Place the pretzels into the boiling water, 1 by 1, for 30 seconds. Remove them from the water using a large flat spatula. Return to the half sheet pan, brush the top of each pretzel with the beaten egg yolk and water mixture and sprinkle with the pretzel salt. Bake until dark golden brown in color, approximately 12 to 14 minutes. Transfer to a cooling rack for at least 5 minutes before serving.

Jalapeno Cheese Dip
From the Kitchen of Emeralds and Ampersands

1 Tbsp Oil
1 small or ½ large onion, finely diced
1 jalapeno, seeded and finely diced
16oz of an easy melting cheese, such as Velveeta, American, or Monterrey Jack, shredded or sliced thinly
¼-2/3 cup milk
Fresh cilantro, chopped
Red pepper flakes (opt)

Heat oil in a medium saucepan over medium heat. Add onions and jalapeno, heat until softened. Reduce heat to low. Add cheese. Stir until melted. Add milk to loosen sauce to desired consistency. Remove from heat. Stir in fresh cilantro. If jalapeno fails to provide desired kick, add a few red pepper flakes to desired spice level. Serve warm with chips or pretzels. Dip reheats well in the microwave (but it likely won’t stick around that long!).

 

EDIT:

Mom came through with some awkward photos. For your viewing pleasure:

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Observe: American Girl doll, frizzy perm hair, Violin that I was WAAAAAY into. This is perfection.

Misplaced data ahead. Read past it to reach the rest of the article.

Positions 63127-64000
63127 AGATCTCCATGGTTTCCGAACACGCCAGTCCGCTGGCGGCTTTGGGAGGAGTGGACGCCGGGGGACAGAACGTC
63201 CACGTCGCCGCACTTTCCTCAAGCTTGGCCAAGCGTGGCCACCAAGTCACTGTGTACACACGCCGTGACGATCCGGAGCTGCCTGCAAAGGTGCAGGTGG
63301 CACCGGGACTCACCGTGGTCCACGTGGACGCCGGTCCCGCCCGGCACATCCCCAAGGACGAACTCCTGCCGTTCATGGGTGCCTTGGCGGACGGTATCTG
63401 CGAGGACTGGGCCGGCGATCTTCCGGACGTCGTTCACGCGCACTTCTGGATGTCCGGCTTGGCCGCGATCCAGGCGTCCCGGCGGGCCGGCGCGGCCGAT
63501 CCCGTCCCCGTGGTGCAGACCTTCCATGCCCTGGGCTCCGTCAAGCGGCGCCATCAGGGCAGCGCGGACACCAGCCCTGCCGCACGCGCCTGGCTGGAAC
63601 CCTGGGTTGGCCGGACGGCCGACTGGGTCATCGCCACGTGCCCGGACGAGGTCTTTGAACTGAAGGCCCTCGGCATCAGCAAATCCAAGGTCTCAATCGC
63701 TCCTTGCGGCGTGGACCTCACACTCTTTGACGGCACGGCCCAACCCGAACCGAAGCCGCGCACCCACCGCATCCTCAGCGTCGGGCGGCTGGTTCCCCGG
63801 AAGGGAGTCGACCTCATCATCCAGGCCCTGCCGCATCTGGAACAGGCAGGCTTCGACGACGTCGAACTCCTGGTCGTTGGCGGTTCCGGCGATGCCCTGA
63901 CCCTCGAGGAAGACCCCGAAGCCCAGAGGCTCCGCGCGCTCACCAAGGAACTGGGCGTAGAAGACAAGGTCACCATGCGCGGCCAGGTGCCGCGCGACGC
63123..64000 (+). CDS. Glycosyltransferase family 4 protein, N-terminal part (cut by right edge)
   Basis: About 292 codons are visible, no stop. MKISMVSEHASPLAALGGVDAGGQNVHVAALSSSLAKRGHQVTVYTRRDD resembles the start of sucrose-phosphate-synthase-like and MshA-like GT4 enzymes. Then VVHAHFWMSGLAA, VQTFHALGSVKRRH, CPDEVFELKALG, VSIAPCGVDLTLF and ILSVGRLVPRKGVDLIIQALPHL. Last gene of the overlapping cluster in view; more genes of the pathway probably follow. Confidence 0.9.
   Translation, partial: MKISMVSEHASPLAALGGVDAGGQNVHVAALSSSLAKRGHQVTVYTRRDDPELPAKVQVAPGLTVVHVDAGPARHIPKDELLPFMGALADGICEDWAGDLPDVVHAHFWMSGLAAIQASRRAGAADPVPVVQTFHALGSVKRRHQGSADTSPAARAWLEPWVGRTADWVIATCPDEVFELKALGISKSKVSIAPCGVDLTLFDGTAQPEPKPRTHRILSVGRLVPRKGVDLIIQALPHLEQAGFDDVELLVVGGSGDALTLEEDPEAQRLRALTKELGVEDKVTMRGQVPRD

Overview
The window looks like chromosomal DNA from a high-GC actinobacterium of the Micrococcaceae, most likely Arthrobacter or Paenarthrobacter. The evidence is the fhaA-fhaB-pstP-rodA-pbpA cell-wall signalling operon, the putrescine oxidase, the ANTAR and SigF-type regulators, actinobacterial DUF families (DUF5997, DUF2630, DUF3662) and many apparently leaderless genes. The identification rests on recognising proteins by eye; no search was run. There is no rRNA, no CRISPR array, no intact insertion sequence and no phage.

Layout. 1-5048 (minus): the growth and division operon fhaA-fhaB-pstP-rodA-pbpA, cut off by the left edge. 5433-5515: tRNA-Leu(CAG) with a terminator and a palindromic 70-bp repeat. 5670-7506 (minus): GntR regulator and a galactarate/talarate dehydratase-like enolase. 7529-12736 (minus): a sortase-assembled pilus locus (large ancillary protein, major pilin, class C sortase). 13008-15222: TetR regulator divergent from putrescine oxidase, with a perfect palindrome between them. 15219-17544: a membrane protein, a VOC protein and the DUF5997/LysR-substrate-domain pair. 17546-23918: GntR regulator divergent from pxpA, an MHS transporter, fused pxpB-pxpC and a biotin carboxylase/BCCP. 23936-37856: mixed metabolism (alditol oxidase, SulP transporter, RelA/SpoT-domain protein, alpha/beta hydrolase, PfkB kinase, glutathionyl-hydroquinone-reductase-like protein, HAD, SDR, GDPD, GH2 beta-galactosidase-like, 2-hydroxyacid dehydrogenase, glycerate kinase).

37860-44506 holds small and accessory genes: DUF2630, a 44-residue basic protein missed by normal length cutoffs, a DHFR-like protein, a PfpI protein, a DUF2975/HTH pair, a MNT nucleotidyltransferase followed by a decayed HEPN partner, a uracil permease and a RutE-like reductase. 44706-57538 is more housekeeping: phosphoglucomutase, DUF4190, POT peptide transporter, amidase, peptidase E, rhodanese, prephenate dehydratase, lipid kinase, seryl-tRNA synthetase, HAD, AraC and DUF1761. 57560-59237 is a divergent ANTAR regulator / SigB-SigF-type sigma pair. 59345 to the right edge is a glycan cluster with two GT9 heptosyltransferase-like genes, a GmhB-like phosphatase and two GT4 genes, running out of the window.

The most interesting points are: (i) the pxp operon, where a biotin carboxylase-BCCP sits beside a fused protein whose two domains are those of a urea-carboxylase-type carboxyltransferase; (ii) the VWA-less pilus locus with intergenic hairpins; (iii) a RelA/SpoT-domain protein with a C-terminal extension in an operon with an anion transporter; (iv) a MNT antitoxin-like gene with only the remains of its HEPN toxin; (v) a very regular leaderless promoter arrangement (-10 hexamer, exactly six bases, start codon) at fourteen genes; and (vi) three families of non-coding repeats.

Enjoy!

Doughnuts for the Not-so-Sweet Tooth

(Can you even believe it? My First “Real Girl” post!)

Recently, I found myself with a week of vacation from coffee land. With no discernible plan, C and I took to the road, namely I-90 and 1-84, to visit our dearest friend deep in Washington’s wine country.

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This is us.

It’s a long drive, guys.

About the time we reached the “Palm Springs of Washington,” which is, I shit you not, what the tourism board of Yakima decided to put on their signs, I had seen quite a few local fruit stands. My hands were fair itching to get ahold of a flat of fresh, local peaches, if only to pare and freeze them to make a peach cobbler in December. Because peaches. Yum.

I never did get my flat of roadside peaches, but by the end of the vacation I had a much-coveted Costco membership. So, alongside half-priced gallons of gin and oil drums of mayonnaise, a flat of peaches was suddenly in my reach. And it was a thing of glory.

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Oh, the juicy sweetness

I then remembered a recipe I had saved several years ago –  Doughnut Peach Doughnuts (find the original post here ). I am not much a doughnut fan myself; my taste buds tend to swing sour or salty instead of sugary sweet, so if you’re about to skip this outright because doughnuts don’t rock your world, think again.

The peach is the doughnut.

Clearly, these are not doughnut peaches. This is my substitute for plain ol’ peaches.

Your peaches will take a delicious batter-clad journey from this:

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Peachy rings!

To the ultimate in peach heaven – crispy, juicy, sweet heaven.

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Oh. Good. Lord.